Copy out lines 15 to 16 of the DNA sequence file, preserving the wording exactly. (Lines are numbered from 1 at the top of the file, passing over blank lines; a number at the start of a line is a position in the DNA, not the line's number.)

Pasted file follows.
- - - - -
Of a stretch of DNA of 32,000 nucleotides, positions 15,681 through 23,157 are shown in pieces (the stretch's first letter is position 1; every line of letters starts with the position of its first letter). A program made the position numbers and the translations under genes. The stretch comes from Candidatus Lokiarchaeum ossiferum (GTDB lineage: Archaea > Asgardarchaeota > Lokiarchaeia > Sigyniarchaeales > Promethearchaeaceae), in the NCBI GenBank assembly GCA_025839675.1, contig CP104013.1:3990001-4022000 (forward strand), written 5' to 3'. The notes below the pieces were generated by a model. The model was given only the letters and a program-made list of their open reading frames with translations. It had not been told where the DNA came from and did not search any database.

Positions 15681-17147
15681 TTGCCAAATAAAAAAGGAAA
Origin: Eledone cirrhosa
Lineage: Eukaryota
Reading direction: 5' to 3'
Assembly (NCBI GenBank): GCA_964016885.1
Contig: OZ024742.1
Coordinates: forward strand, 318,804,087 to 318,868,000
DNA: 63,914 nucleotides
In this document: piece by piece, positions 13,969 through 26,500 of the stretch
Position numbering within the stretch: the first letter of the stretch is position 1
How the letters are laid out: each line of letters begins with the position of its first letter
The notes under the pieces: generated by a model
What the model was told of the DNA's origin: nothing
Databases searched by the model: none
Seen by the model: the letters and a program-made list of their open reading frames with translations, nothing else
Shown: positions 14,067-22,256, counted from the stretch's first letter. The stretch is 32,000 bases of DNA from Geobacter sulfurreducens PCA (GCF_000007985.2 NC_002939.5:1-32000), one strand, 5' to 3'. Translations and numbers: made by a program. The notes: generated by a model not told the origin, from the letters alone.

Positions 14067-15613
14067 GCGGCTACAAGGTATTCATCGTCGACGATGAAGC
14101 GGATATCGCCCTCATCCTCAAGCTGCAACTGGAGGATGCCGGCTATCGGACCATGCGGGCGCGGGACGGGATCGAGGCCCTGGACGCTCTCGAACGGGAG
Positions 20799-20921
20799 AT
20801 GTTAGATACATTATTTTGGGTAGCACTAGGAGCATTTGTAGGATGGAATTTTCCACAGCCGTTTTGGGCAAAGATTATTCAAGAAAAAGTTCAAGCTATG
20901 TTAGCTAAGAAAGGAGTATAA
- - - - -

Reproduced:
What the model was told of the DNA's origin: nothing
Databases searched by the model: none